Court of Appeal Terms Insurer’s Act of “Hiding Behind An SIR” As “Gamesmanship”
Increasingly, insurers writing general liability policies for contractors and subcontractors are including provisions in their policies under which the payment of the Self Insured Retention ("SIR") by the named insured is a precondition to both the insurer's duty to defend and indemnify. When an insured tenders a construction defect claim asserting continuing and progressive property damage that is covered by general liability policies, the insurer without the "precondition" SIR will defend, but the carrier with the precondition SIR will decline defense, correctly predicting that the insured will not be motivated to contribute an SIR if it is receiving a free defense from the carrier without the precondition.
Just yesterday, California's Fourth Appellate District rejected the "precondition" defense to an insurance contribution lawsuit, observing that the non-participating carrier appeared "to have been hiding behind the SIR requirement in its policy, gambling that [the insured] would not satisfy it" because the defending and indemnifying insurer was providing a defense in the construction defect lawsuit. The Court "decline[d] to adopt a rule sanctioning such gamesmanship." Axis Surplus Insurance Co. v. Glencoe Insurance, Ltd. (4/11/2012) __ Cal. App. 4th ___ (12 C.D.O.S. 3930).
The insured, Pacifica Pointe L.P., was sued in a construction defect lawsuit and tendered the claim to both Axis Surplus Insurance Company and Glencoe Insurance Ltd. Axis accepted defense under its commercial general liability policy. Glencoe issued a Wrap (owner controlled) insurance policy specifically insuring the construction project at issue. Glencoe did not accept Pacifica's tender, based on a $250,000 SIR, under which Glencoe had no duty to investigate or defend until Pacifica satisfied the SIR. Instead, Glencoe reserved its rights and requested Pacifica provide evidence that it satisfied the SIR.
The Homeowners' Association ultimately made a $1,000,000 settlement demand, which was scheduled to expire on December 17, 2008. Defense experts presented a Preliminary Cost of Repair estimate of $1,400,000, not including acoustical claims or relocation costs. One day before the settlement demand was to expire, Glencoe stated that it was unable to evaluate the merits of the settlement demand before it expired, but had no objection to Pacifica contributing its SIR to a settlement funded by Axis. Glencoe did not agree that the settlement was for a covered loss. The case settled for $1,000,000, with a written settlement agreement executed December 22, 2008. Thereafter, Axis paid $750,000, and Pacific paid its $250,000 SIR in settlement.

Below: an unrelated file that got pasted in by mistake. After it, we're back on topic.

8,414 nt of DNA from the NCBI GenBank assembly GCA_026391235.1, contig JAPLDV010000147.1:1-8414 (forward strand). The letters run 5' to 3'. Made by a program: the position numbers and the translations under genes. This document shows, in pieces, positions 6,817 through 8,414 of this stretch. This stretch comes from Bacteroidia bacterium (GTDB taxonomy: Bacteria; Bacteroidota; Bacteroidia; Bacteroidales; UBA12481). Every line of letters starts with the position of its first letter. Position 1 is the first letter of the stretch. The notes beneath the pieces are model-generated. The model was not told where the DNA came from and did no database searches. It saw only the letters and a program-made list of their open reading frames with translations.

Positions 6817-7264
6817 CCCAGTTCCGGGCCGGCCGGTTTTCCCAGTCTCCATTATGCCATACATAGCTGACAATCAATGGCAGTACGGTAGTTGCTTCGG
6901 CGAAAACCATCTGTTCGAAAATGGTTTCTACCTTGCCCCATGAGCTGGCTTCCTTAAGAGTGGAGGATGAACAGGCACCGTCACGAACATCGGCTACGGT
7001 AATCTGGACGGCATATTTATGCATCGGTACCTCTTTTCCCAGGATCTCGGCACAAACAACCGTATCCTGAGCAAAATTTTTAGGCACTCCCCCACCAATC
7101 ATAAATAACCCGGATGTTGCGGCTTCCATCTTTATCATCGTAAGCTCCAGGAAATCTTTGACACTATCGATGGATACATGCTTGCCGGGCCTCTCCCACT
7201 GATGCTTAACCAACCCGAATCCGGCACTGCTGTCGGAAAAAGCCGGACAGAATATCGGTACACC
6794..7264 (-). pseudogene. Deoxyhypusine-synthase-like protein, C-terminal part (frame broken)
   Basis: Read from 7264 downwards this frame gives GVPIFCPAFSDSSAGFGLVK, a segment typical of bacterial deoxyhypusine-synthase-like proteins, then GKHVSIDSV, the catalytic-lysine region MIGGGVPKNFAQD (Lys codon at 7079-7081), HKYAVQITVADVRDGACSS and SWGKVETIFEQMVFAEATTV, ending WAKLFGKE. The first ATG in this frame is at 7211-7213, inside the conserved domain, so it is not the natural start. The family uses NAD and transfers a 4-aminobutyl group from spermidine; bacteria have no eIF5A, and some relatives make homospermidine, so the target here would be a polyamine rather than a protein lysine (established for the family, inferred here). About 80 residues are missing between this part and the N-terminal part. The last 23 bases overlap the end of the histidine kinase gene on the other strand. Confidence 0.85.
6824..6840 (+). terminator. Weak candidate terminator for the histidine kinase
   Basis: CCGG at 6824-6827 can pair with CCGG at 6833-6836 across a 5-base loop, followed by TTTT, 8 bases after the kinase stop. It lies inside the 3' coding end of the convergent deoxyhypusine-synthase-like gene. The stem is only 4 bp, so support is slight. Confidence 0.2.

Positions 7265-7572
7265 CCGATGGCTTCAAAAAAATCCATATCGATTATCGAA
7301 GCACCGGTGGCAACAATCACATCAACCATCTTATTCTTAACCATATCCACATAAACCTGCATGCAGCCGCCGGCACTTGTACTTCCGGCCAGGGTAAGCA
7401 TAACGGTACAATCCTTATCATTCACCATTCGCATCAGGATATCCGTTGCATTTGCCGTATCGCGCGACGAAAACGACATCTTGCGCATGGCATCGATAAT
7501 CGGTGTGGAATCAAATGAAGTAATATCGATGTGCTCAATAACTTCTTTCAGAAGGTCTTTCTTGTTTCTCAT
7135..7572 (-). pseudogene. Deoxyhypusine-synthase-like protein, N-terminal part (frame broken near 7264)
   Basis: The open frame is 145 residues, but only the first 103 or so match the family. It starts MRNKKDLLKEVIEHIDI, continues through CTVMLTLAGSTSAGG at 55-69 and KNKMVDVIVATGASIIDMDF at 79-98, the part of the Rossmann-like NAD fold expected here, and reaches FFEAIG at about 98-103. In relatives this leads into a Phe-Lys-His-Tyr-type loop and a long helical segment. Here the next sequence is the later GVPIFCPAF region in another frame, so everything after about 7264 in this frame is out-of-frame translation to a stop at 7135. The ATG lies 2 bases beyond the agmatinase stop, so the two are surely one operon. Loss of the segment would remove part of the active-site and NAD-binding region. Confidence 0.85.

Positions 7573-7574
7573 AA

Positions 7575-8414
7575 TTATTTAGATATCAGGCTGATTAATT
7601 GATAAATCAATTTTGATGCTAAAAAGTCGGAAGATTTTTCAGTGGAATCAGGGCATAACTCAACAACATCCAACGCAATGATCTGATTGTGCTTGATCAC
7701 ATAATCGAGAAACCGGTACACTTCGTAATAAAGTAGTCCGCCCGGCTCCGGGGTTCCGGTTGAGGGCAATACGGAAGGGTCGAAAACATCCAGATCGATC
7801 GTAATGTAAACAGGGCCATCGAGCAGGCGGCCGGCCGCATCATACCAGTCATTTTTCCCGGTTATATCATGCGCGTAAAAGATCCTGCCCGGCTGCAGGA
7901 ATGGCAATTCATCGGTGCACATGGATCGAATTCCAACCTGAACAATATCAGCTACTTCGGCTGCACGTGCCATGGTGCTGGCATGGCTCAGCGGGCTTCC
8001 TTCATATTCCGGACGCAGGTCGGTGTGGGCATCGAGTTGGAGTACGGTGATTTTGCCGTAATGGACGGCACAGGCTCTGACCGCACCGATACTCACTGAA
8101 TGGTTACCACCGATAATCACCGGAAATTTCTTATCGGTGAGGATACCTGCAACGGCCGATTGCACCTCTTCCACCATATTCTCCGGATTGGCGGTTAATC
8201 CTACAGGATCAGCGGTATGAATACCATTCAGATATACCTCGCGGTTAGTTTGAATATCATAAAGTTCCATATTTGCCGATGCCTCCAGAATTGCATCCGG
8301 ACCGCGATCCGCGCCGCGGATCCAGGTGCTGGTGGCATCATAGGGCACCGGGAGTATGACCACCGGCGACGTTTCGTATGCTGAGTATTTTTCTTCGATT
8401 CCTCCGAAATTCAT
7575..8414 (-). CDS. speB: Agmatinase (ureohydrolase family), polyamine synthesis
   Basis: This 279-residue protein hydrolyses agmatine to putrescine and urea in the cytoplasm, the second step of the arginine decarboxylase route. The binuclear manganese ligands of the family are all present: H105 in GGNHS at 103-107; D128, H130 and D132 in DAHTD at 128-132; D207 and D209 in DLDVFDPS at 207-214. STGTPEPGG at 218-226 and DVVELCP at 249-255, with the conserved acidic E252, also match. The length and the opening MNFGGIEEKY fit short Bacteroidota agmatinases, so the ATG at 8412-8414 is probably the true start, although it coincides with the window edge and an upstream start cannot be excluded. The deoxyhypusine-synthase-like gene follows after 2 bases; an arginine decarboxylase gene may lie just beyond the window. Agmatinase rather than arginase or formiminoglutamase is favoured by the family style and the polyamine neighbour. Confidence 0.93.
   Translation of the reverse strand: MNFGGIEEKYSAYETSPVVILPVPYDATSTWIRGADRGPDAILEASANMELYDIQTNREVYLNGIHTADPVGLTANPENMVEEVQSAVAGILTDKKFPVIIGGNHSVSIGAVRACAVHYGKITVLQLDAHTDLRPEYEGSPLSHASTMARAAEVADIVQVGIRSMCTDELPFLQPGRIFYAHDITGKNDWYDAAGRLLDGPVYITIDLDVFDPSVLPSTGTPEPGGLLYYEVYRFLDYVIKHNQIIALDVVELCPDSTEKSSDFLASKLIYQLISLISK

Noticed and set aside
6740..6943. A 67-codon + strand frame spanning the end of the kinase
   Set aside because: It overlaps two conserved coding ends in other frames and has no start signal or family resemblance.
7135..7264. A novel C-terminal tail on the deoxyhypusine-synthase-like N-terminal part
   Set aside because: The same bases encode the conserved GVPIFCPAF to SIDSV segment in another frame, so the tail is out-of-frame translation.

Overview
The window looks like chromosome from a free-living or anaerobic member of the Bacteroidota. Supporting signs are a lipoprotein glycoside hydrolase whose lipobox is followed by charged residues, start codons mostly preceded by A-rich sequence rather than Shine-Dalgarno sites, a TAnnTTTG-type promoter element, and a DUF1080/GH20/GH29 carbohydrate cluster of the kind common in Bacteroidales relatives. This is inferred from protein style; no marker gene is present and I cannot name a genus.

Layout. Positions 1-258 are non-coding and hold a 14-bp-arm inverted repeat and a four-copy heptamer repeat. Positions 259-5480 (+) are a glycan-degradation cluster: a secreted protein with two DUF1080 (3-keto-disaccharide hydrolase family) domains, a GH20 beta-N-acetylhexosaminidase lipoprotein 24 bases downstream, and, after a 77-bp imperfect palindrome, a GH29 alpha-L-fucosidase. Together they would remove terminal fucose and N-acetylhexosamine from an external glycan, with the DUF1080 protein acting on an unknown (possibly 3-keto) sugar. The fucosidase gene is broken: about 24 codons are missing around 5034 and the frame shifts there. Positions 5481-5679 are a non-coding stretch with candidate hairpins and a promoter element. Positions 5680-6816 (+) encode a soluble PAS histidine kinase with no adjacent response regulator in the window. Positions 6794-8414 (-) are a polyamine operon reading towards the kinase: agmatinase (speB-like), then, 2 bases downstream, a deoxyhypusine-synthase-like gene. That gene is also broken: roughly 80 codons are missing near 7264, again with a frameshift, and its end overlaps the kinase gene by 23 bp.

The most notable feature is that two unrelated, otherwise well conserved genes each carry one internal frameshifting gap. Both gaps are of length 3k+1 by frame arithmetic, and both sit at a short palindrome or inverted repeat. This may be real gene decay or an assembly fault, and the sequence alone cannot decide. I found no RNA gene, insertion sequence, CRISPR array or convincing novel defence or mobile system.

Axis sued Glencoe for reimbursement under case law entitling a settling carrier to obtain contribution from a non-defending carrier. Glencoe argued that because the SIR had not been paid before the settlement was reached, it was not in breach of the duty to defend and hence the settlement could not be enforced against it.
The Court of Appeal rejected Glencoe's argument, observing that Pacifica did not satisfy the SIR until it contributed to the settlement of the construction defect suit because Axis, a co-insurer, was defending Pacifica. Although Glencoe did not agree to contribute to the settlement, it specifically approved of Pacific's payment of the SIR as part of it. The court concluded:
Axis provided two years of coverage to Pacifica. Glencoe was on the risk for three years. The Court of Appeal approved the trial court's allocation of 40% of the settlement to Axis, and 60% to Glencoe.
The Insurance Coverage Group at Burnham Brown is available to assist on "Precondition SIR" and other insurance coverage issues.
David H. Waters advises owners, general contractors, and subcontractors and represents them in construction litigation. Mr. Waters further specializes in advising insurers on their rights and obligations under insurance policies for all types of lawsuits. Mr. Waters can be reached at (510) 835-6725 or firstname.lastname@example.org.
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